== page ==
Health Minister: Charging for abortions would lead to private clinics popping up around the country

Latest: The Health Minister says charging for abortions would lead to private clinics popping up around the country.

Yesterday the 8th amendment was officially removed from the constitution - following May's referendum.

Minister Simon Harris says cost can't be a barrier for people, and it's his intention that abortion services will be free of charge.

He said: "I said from the start that I don't want cost to be a barrier because if cost is a barrier you get into a situation where one of two things happen.

"You see private clinics develop, we don't want that to happen in Ireland we want this to be part of an integrated health service, and secondly you can see people having to continue to travel.

"I want this to be provided as part of our health care system, as part of our public health care system and primarily as part of our primary care system."

Earlier: Doctors might not be ready to carry out abortions here by January.

The government wants women to be able to access terminations by the new year, but clinicians say there is still lots of work to be done.

The 8th amendment has been repealed but the laws allowing abortions haven't yet been passed.

That is expected to happen before Christmas, but doctors may not be ready to carry out terminations by then.

Dr Mary Favier from the ICGP says doctors still have lots of questions.

"There are concerns about capacity and resourcing issues such as staffing, facility and training.

"They are concerned about the potential lack of appropriate specialist support and the possibility of medical complications for their patients"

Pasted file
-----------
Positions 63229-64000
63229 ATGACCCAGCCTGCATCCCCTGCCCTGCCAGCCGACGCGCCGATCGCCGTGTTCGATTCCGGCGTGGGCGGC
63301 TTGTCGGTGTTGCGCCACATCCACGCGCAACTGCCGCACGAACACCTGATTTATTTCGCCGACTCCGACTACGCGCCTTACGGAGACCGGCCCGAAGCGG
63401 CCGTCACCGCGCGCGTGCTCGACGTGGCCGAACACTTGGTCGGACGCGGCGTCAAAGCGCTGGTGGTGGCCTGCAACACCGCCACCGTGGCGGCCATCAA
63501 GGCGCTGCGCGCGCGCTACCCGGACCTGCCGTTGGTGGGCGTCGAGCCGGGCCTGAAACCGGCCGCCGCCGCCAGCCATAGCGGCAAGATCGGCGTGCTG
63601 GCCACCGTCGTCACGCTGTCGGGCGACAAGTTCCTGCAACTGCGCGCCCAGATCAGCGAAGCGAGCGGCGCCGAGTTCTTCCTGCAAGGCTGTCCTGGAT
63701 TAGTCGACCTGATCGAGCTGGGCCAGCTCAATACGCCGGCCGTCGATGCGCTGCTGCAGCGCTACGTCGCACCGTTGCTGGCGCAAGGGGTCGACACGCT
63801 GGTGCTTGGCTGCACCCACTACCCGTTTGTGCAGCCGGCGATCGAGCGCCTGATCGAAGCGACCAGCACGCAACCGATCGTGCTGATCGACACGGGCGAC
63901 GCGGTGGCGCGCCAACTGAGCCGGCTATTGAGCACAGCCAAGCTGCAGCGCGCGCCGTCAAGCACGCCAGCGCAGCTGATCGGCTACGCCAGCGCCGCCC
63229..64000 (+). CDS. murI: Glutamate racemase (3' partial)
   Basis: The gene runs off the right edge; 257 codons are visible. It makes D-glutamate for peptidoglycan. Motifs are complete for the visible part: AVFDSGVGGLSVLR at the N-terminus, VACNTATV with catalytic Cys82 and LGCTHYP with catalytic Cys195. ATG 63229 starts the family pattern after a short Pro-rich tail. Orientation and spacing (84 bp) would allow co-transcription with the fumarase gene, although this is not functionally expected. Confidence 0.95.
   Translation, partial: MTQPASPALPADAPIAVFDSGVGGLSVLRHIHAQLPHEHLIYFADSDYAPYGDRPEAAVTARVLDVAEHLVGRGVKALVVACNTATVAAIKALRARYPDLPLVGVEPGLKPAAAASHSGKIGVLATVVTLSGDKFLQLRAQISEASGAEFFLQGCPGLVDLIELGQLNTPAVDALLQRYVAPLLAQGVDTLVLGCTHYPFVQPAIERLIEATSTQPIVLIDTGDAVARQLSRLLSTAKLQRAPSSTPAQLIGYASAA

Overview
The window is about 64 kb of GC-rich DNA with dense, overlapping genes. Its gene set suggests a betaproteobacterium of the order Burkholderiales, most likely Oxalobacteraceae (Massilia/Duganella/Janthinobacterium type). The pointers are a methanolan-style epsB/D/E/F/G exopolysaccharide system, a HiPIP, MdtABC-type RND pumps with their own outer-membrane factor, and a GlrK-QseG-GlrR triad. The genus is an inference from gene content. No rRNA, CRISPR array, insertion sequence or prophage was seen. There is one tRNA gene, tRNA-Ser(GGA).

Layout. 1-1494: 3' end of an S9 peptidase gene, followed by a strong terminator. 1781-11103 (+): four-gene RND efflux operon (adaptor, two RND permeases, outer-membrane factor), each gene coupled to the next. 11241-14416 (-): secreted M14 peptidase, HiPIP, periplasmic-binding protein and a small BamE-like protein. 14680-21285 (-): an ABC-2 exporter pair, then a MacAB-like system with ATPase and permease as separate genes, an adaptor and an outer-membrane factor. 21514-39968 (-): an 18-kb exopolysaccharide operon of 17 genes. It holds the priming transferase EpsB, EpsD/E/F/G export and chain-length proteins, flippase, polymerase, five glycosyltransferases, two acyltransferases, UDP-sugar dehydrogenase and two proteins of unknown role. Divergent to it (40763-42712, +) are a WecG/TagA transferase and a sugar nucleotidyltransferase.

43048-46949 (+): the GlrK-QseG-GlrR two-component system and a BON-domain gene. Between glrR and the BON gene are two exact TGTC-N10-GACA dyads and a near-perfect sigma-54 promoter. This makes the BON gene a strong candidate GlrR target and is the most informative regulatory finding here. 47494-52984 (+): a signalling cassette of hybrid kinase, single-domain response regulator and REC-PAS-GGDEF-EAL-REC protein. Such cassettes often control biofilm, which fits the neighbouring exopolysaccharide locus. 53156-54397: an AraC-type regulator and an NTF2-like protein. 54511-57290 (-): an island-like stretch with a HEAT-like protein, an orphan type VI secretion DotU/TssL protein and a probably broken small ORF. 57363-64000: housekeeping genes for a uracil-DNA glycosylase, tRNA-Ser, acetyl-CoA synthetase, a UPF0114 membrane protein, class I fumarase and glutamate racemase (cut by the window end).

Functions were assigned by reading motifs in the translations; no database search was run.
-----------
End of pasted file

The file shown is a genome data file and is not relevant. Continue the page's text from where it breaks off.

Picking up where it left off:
While Dr Peter Boylan from the Institute of Obstetricians and Gynecologists says there is only one hospital with an MRI machine at the moment.

They can be crucial in the diagnosis of fatal foetal abnormality.

He said: "When MRI is used further to initial ultrasound additional information is provided in 50% of cases, the diagnosis is changed in 35% of cases and prognosis is changed in 25% of cases"

All the speakers at the Oireachtas Health Committee today acknowledged there would need to be lots done if doctors are to be ready to carry out abortions early in the new year

Doctors concerned about public reaction if they refuse abortion services

Earlier: Doctors have raised concerns about the public's reaction if they refuse to provide abortions.

President Michael D Higgins yesterday signed the legislation removing the Eighth Amendment from the constitution.

This morning the Oireachtas Health Committee will hear from some of those who will be tasked with implementing Ireland's new abortion laws.

GPs are also concerned about staffing, training and the specialist support available to help them provide the new service according to the Irish College of General Practitioners which has been surveying its members to get their concerns.

The government plans to introduce the legislation to allow abortions into the Dáil in the first week of October.

Ministers hope the laws allowing termination of pregnancy can be passed in the next few months to allow the first abortions to happen in January.

However, clinicians have warned they may struggle to train people up and provide medical guidelines in time for that to happen.

Dr Cliona Murphy from the Institute of Obstetricians and Gynaecologists says there's lots of work left to do to introduce abortion in Ireland.

She said: "We've seen how if you don't plan things properly they can unravel, so I would certainly caution and maybe we should consider some phasing in or some pilot, that's my own personal view.

"There should be some understanding among the public that that's a very short time frame to role out separate health strategy."

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